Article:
So when I wrote about what I was experiencing in this situation, my community came together to say “this person is an abuser, you should distance yourself from them”. And it’s true, distance was the healthiest choice for me for the time being. But it wasn’t because this person was inherently Bad. It was because this person was choosing to continue abusive behaviors instead of choosing healthy communication. I felt really uncomfortable with the quickness to label them an abuser, especially when I had a sense that their behavior, while abusive, was coming from a self protective place of trauma. While yes, this person was saying and doing things to harm me, I was also very aware that this was a reflex, and while it wasn’t acceptable, it was understandable to me. I didn’t have to put up with it, or be around it, but I also didn’t and don’t believe that it was a core part of their being. I believe they can choose differently, and hope they do one day.

Cause here’s the thing. I think our society actively rewards us for engaging in abusive behaviors. It’s a way to survive an incredibly fucked up world. We don’t culturally value mental health, we value getting on with it and shutting off our pain, so yeah, that’s gonna bubble up sometimes in some awful ways. Sometimes it’s gonna harm us, sometimes, it’s gonna harm other people. I think when we label people who engage in abusive behaviors an abuser, it can distance ourselves from our own engagement in abusive behaviors — “that’s something an abuser does, I’m not an abuser, therefore I don’t do that”. It becomes a way for people to further shut down and shut out, instead of being a place to explore our intentions and our actions.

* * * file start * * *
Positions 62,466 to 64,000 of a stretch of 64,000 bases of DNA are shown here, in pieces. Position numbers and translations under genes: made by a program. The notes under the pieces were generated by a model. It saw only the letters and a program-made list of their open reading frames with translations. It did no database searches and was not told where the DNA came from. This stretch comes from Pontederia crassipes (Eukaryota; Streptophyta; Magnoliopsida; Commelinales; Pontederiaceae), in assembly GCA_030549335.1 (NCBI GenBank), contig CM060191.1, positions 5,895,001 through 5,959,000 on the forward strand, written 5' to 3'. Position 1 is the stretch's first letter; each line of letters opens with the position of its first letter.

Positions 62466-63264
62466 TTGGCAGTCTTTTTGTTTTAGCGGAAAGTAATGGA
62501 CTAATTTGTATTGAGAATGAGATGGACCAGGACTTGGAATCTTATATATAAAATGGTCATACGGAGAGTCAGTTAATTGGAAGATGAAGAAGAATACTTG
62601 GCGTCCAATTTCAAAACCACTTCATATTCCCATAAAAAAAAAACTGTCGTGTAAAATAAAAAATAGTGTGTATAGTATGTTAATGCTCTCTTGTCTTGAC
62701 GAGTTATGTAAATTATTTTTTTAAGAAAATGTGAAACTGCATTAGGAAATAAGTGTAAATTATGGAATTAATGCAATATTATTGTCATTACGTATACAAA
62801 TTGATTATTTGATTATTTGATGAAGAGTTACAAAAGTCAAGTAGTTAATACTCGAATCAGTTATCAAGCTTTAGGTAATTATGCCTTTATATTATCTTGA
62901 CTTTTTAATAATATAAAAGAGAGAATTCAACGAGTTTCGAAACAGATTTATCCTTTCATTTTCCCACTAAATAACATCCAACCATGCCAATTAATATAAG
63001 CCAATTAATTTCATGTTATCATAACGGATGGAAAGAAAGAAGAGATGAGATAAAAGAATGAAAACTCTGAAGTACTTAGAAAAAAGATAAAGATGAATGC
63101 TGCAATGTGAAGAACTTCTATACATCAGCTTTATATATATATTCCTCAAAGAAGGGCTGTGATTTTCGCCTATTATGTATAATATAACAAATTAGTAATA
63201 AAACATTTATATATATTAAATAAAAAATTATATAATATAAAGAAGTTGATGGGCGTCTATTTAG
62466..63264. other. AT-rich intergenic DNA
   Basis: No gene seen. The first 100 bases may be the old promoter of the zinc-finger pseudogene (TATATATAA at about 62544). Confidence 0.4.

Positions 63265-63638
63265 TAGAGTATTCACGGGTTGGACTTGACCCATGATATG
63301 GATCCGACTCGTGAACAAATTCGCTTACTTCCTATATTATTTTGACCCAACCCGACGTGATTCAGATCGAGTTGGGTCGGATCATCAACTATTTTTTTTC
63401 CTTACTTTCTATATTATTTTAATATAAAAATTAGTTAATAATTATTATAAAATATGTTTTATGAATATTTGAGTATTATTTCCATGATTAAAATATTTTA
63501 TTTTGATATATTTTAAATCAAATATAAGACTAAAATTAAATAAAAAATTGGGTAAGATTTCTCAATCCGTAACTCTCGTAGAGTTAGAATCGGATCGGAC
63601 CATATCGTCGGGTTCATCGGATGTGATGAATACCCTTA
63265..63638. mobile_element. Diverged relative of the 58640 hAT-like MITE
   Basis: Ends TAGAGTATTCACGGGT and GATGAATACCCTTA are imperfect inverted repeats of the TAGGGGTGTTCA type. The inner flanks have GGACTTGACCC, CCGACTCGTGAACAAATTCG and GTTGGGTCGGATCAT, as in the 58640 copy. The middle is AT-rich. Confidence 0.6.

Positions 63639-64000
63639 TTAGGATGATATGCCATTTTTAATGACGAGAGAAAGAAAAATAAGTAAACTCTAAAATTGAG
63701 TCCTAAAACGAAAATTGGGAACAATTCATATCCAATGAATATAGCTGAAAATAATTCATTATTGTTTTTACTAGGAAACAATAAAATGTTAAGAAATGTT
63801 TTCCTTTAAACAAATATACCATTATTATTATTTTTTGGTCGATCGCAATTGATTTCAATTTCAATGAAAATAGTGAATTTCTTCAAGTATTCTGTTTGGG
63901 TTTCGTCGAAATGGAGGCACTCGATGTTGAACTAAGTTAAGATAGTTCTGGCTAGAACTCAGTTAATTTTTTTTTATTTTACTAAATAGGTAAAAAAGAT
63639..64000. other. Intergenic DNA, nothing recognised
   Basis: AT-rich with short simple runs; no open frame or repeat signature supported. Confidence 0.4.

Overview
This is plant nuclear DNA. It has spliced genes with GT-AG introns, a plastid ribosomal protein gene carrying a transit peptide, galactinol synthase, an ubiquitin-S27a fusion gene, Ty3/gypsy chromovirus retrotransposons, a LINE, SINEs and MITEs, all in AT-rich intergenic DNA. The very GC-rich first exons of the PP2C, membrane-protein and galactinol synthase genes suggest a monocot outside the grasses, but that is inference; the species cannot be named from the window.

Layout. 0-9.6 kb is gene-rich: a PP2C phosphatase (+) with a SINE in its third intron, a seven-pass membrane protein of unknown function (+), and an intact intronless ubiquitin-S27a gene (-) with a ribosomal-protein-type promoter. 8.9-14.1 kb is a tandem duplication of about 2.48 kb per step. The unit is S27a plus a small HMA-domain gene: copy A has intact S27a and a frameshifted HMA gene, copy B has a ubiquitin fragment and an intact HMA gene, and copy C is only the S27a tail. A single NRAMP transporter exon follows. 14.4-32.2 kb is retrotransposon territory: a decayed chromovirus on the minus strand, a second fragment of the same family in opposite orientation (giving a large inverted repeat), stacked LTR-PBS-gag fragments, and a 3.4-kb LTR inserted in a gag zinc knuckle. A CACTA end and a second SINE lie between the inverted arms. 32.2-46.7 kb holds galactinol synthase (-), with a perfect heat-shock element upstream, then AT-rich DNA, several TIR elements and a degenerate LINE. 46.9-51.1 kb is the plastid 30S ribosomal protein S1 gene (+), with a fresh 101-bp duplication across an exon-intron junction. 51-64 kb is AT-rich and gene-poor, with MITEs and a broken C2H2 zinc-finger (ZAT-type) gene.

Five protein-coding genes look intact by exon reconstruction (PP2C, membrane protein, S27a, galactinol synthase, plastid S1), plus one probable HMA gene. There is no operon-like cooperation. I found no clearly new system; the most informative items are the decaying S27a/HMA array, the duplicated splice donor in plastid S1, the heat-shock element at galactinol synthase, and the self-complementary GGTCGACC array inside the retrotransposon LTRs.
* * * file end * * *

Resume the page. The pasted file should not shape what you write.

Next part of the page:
There’s also a problem in that the word “abuser” all too often gets used as a way to isolate marginalized people from their communities in a way I don’t think is altogether healthy. It can create a fear of taking accountability for abusive behaviors, because you may be similarly banished. Rather than being a healthy concern that helps you avoid crossing boundaries, it imparts an anxiety that being around people will mean crossing a boundary that unfortunately serves to cause us to silence each other instead of giving us a chance to recognize where we go wrong and do better.

I don’t know that the line between an abuser and a person with toxic responses to trauma or mental health issues is a distinct one. When writing this, it was something I struggled with — how does one differentiate? And I don’t know if there’s a one size fits all approach. For me, an abuser is someone who chooses the abusive behavior, who does not seek to evolve or grow, who recognizes that pattern and chooses the path of harm. An abuser, when confronted with accountability, refuses it and redirects it to their victim in a process known as DARVO — Deny, Attack, and Reverse Victim and Offender”. Abusers make the choice, over and over again, to be abusers instead of working on their shit. There are typically patterns there, often of them walking away from being accountable, blaming the other person or people for things going poorly. They are never at fault. They are doing the same thing they did a year ago, 5 years ago, 10 years ago. That consistency is what defines an abuser, to me.